Skip to content
How to Fix Z Banding

How to Fix Z Banding

Z banding is a periodic pattern in your 3D printed layers that often resembles a bumpy ribbing look. It gives your prints an unpleasant look, rough texture, and reduces the bonding strength between the layers. Are you experiencing Z banding? Never fear. We have highlighted some of the main causes of z banding and how to fix it.

Resistance from the spool causing Z banding

This error is perhaps the most common cause of Z banding, and it happens when there is resistance from the spool pulling against the extruder, which then lifts the extruder up. In this case, the filament will pull until there is enough force to pull it loose, and then the extruder will fall back into its normal position. This is repeated over and over to create the Z banding.

What you can do:

  • Run your filament through a low-friction tube or fixed structure from the extender to the spool. What you choose doesn’t have to be as low-friction as a Bowden tube, but it needs to be loose around the filament as to not increase friction. You can pick up a cheap and readily available 0.17 inch HDPE tube at your local Home Depot that will work just fine for this purpose.
  • A Capricorn tube is a low friction bowden tube to help you with this. You can find one HERE
how to fix z banding

Lead screw wobble causing Z banding

Z banding can also be caused by your lead screw being misaligned, and this can lead to Z banding that directly matches up with the thread of your lead screw.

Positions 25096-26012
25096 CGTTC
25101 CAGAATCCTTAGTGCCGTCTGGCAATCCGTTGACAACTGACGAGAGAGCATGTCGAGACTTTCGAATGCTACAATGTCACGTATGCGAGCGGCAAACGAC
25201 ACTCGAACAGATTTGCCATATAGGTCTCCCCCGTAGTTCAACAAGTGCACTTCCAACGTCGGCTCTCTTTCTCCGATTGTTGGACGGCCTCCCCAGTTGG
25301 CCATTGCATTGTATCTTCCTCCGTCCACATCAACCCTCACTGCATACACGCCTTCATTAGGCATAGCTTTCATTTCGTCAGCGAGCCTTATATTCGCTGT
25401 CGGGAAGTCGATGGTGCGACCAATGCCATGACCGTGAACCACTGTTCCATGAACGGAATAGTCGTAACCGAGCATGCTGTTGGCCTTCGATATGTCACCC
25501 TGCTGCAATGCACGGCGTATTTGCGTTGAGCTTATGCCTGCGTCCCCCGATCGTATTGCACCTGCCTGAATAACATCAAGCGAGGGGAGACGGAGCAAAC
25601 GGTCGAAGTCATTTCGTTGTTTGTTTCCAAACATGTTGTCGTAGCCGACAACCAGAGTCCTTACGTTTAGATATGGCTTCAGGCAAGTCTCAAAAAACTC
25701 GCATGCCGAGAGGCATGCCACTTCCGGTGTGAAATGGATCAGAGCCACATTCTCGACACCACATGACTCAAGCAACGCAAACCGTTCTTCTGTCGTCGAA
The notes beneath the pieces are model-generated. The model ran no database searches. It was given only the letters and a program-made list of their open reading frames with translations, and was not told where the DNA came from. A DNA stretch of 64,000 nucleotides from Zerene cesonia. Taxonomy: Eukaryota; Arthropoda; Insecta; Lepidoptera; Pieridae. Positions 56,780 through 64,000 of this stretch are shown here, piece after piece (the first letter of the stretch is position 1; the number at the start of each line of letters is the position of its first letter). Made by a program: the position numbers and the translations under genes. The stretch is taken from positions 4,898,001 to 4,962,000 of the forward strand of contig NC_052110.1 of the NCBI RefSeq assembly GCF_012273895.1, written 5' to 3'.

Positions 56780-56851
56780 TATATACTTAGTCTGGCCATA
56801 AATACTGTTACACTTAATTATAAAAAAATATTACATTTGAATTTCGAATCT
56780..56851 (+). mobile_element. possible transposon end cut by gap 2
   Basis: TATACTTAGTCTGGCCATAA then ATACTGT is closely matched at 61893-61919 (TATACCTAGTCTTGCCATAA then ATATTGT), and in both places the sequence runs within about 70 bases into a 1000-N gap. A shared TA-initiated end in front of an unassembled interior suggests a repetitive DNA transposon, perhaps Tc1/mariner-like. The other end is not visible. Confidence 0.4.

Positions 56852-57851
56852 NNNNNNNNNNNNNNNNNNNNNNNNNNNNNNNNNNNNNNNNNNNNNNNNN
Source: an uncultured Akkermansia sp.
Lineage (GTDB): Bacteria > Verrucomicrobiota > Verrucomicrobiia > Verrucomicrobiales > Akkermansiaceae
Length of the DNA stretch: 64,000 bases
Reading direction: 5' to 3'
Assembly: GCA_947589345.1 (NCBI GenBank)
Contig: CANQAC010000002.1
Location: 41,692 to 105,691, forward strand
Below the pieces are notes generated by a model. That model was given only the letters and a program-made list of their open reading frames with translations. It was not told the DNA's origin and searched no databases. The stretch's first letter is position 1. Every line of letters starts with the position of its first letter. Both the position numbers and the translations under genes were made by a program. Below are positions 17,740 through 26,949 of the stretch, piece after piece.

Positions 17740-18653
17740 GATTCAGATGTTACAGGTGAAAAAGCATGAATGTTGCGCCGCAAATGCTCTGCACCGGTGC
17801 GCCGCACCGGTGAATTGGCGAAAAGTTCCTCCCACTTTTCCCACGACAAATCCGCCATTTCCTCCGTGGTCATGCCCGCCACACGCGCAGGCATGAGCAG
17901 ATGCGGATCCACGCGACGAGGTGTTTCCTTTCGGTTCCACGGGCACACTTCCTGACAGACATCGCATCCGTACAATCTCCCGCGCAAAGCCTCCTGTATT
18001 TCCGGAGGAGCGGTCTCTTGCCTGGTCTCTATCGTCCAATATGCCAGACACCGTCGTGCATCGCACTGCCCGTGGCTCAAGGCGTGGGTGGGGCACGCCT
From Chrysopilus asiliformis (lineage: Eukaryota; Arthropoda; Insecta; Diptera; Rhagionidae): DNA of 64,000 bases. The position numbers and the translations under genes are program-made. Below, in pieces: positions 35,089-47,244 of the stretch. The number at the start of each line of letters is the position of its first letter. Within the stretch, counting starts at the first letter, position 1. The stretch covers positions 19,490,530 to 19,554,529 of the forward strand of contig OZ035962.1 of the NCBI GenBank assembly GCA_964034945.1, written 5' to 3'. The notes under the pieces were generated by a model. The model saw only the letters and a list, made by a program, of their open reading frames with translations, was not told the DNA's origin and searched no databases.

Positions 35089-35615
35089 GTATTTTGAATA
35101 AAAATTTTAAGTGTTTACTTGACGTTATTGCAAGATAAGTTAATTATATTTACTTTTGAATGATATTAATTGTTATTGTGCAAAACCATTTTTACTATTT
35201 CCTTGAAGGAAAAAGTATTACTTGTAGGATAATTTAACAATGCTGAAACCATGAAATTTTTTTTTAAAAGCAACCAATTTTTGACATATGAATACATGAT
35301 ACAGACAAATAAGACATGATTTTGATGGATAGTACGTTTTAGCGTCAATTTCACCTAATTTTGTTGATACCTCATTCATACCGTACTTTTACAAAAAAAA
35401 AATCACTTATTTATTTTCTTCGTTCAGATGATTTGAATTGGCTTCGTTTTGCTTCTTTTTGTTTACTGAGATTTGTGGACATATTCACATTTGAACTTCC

But what if my lead screw is already straight? If you have verified that your lead screw is straight, but you are still getting the Z banding, you are really having an issue with your coupler. The fix for a bad coupler is simple, 3D print a new one. In order to do this, you need some calipers and some sort of CAD software to model in. Novice Expert on YouTube has a wonderful tutorial that goes over how to create your own coupler to fix Z banding, and you can find the tutorial here].

Your filament diameter should be uniform so that there is not any variation in how it presses against the drive gear or how fast it feeds. Nonuniform filament diameter can cause inconsistent extrusion, so it is important that you ensure your diameter is as uniform as possible. Some low-quality filaments even have bubbles down the center, which will impact the cross-sectional area of your filament. 

What you can do:

  • Sample the filaments of new suppliers before purchasing large batches of filaments.
  • Check the tolerance ratings of the filaments that you buy. A tighter tolerance will lead to a more uniform filament diameter.

Inconsistent temperature causing Z banding

Temperature swings, even small ones, can lead to Z banding. These temperature shifts can cause some layers to spread out more than other layers due to the fact that they are extruded too soft. Sometimes even your platform will expand and bow as its heats, and that is enough to impact the layer height and cause Z banding.

What you can do:

  • Complete your prints in an area that remains at a consistent temperature.
  • Ensure your printing temperatures are as uniform as possible.

Irregular variation in layer height causing Z banding

Irregular variation in layer height is caused by the extruder platform or the extruder not maintaining the proper height while you are printing. On a cantilevered Z axis, this can be caused by wire binding or pulling. In that case, the resistance will cause the axis not to move enough in some layers (making them short and wide) and then will catch up in other layers (making them tall and narrow).

What you can do:

  • Ensure that your wires are clean and free so that they do not bind or pull.

If you are experiencing the frustration of Z banding, you are not alone. Many individuals are also experiencing the same issue, and there are many causes of this banding. Take the time to troubleshoot your 3D printer using the suggestions here, and soon you will be rid of Z banding for good!

Previous article How to Fix 3d Printing Under Extrusion
Next article What is Flow Rate and How Does it Affect Your 3d Prints

Leave a comment

Comments must be approved before appearing

* Required fields

Join us as seller